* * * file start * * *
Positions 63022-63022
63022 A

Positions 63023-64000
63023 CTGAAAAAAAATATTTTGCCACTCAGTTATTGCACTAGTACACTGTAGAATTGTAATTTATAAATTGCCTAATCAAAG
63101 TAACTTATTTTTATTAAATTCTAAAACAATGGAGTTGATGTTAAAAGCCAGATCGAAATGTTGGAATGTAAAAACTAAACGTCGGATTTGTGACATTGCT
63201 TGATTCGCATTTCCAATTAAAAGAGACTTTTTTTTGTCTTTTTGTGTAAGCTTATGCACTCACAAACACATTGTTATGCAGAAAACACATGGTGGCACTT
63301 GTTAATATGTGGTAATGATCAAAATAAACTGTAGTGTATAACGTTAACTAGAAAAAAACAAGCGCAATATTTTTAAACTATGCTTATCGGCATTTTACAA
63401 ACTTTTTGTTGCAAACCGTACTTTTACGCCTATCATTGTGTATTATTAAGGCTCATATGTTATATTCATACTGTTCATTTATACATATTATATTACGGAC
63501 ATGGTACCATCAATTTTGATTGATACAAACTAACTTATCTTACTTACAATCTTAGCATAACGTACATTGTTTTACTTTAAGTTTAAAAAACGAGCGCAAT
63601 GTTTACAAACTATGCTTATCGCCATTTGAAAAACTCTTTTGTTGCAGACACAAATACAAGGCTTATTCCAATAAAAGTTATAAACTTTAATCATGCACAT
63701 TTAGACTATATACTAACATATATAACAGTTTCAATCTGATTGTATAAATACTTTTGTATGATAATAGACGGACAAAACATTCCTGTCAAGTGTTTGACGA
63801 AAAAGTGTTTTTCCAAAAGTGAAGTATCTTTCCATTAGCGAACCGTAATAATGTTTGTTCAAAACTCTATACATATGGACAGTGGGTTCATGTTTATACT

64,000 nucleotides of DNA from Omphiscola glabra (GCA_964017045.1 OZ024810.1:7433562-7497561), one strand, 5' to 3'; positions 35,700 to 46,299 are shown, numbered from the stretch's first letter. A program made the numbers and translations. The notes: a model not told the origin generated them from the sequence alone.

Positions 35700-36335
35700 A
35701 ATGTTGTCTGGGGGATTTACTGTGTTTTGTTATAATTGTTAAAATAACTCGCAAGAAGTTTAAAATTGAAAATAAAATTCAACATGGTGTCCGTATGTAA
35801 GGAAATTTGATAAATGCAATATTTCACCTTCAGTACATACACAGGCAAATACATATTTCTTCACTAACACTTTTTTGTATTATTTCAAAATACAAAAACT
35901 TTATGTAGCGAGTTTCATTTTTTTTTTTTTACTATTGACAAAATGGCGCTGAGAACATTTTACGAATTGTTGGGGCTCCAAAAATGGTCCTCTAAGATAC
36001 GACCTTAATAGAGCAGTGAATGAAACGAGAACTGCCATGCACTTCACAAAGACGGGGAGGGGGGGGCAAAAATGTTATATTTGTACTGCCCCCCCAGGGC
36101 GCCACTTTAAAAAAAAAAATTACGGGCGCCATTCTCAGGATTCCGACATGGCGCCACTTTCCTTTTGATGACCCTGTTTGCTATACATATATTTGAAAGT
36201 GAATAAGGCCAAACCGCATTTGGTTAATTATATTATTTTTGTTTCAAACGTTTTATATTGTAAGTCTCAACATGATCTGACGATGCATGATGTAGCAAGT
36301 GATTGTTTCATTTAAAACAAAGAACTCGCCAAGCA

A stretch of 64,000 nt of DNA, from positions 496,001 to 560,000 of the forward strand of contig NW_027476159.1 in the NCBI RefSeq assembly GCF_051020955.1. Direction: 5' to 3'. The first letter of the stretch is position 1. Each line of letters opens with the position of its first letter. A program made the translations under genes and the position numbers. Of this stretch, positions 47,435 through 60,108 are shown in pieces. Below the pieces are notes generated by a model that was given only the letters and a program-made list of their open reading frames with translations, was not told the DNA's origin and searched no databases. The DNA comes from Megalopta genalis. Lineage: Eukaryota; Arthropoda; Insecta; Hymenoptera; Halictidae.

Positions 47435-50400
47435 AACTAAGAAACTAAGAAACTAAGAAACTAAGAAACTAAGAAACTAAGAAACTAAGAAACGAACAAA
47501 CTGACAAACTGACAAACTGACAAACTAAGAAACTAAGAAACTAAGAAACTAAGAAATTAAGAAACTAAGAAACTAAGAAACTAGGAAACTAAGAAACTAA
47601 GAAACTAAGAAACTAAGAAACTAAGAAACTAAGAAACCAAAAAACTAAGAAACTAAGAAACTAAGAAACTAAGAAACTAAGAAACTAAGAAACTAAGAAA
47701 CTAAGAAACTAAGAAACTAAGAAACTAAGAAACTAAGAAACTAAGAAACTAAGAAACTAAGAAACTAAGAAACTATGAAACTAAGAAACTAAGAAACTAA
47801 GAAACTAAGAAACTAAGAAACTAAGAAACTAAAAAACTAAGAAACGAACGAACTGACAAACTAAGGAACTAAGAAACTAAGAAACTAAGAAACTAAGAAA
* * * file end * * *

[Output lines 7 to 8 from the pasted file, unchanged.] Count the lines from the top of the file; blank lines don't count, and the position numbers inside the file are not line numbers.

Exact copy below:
63301 GTTAATATGTGGTAATGATCAAAATAAACTGTAGTGTATAACGTTAACTAGAAAAAAACAAGCGCAATATTTTTAAACTATGCTTATCGGCATTTTACAA
63401 ACTTTTTGTTGCAAACCGTACTTTTACGCCTATCATTGTGTATTATTAAGGCTCATATGTTATATTCATACTGTTCATTTATACATATTATATTACGGAC